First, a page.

Encyclopedia of Stanford Trees, Shrubs, and Vines
Native to the hills not far from campus, black oak is a deciduous tree with deeply lobed leaves (usually seven lobes) and a number of bristles on each lobe where the veins terminate. The leaf shape is similar to that of Quercus coccinea, but the color is a deeper green, glossy on top and lighter beneath. The acorn is about 1½ inches long, about half enclosed in the scaly cup. California black oak accounts for about one-fifth of all hardwoods in California. To see fine examples, sign up for a tour of Jasper Ridge Biological Preserve. Six young trees are on Bonair Siding at the edge of the Maples Pavilion parking lot: UTM 10S 0574466 4142491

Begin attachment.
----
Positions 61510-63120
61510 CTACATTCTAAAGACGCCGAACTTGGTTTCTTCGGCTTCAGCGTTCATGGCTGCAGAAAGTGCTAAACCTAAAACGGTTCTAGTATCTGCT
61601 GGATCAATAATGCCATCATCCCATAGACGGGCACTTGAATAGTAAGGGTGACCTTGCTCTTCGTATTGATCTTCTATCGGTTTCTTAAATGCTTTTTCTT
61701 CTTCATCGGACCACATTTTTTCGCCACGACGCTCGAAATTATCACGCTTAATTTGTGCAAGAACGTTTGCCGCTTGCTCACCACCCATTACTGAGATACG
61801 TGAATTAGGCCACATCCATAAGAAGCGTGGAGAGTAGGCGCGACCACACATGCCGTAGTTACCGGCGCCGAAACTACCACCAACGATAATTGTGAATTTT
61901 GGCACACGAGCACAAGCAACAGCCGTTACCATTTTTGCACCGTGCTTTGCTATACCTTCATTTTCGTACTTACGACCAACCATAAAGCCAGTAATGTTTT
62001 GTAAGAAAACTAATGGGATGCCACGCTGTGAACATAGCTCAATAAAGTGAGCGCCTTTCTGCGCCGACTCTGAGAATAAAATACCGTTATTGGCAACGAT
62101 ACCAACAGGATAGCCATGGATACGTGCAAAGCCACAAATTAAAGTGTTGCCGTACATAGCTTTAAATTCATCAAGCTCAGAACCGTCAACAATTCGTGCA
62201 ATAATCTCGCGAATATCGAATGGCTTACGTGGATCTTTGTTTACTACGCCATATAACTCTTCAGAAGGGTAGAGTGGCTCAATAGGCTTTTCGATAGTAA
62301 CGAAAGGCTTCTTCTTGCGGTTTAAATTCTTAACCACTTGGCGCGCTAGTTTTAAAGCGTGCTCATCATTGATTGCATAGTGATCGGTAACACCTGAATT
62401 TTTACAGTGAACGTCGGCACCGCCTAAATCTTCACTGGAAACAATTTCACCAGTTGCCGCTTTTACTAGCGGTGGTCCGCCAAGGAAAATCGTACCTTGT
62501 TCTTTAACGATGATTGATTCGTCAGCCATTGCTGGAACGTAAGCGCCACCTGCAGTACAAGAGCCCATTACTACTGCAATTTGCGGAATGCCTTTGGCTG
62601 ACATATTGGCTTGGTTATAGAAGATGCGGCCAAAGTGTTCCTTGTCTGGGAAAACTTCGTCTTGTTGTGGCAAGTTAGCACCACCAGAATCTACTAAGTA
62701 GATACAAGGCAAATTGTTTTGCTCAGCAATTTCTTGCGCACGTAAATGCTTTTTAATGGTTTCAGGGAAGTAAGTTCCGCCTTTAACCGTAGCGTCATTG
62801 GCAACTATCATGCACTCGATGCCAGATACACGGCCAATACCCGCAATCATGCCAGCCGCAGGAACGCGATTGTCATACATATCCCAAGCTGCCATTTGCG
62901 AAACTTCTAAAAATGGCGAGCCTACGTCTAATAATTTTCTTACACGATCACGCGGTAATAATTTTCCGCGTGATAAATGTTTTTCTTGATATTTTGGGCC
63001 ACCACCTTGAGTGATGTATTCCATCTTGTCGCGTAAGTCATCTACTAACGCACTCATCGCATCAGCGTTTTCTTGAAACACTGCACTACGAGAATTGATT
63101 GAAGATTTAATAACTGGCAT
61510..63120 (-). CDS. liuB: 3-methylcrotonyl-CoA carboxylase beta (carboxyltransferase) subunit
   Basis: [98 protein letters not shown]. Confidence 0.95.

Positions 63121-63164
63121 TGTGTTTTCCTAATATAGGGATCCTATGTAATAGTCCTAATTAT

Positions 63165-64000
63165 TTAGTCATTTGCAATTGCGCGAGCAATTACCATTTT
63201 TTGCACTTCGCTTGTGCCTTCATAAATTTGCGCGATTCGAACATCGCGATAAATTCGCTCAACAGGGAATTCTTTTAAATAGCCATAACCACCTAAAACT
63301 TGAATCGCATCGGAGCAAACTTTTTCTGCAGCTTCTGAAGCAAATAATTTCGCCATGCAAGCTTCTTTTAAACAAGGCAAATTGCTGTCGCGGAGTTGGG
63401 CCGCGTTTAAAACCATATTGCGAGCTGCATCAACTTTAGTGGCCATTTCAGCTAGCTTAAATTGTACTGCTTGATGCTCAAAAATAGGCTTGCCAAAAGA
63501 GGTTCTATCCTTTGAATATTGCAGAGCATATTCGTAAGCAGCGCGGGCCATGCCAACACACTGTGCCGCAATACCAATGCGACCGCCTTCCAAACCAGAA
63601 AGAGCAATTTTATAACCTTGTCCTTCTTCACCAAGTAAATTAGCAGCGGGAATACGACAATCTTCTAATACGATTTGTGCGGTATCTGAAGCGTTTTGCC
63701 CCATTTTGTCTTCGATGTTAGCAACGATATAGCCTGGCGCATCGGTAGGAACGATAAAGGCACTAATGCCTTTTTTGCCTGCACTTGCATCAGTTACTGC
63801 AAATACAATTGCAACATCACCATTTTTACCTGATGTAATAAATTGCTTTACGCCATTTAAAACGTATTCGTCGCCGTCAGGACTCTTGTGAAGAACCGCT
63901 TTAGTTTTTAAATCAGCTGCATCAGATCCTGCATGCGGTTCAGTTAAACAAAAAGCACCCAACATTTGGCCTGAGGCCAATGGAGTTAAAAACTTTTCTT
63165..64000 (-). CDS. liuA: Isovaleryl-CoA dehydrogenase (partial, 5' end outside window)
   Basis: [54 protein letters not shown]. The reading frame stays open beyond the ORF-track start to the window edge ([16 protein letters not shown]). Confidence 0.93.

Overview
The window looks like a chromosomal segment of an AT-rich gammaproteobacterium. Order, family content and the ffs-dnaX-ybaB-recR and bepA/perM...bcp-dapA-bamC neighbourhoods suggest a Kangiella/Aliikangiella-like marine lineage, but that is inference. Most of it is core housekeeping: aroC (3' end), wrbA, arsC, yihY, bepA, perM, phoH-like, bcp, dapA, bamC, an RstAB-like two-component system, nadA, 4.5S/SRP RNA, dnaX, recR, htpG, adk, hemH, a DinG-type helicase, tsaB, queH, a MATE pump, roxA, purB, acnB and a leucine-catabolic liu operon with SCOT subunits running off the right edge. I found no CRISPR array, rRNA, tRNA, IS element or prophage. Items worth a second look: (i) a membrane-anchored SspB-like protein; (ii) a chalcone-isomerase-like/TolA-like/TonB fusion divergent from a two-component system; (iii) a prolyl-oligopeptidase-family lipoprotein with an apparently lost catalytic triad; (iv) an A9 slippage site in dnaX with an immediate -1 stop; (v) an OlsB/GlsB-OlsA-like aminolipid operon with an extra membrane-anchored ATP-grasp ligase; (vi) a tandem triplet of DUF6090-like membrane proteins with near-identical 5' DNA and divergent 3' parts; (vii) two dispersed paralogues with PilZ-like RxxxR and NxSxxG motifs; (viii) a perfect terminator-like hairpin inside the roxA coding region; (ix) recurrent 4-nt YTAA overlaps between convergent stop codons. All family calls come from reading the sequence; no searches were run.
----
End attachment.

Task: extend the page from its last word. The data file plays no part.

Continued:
Illustration: McMinn, Howard E. and Evelyn Maino. 1951. An illustrated manual of Pacific coast trees; with lists of trees recommended for various uses on the Pacific coast by H. W. Shepherd. 2d ed. Berkeley, Calif.: University of California Press.
Other campus oaks: Quercus -- Oak Notes | Quercus agrifolia | Quercus cerris | Quercus chrysolepis | Quercus coccifera calliprinos | Quercus coccinea | Quercus diversifolia | Quercus douglasii | Quercus engelmannii | Quercus greggii | Quercus ilex | Quercus kelloggii | Quercus lobata | Quercus macrocarpa | Quercus marilandica | Quercus mexicana | Quercus palustris | Quercus parvula shreveii | Quercus robur | Quercus rubra | Quercus suber | Quercus virginiana | Quercus wislizeni
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Name derivation, genus | speciesRelated material: Canopy Trees for Palo Alto Tree Library
name index | Common name index | Family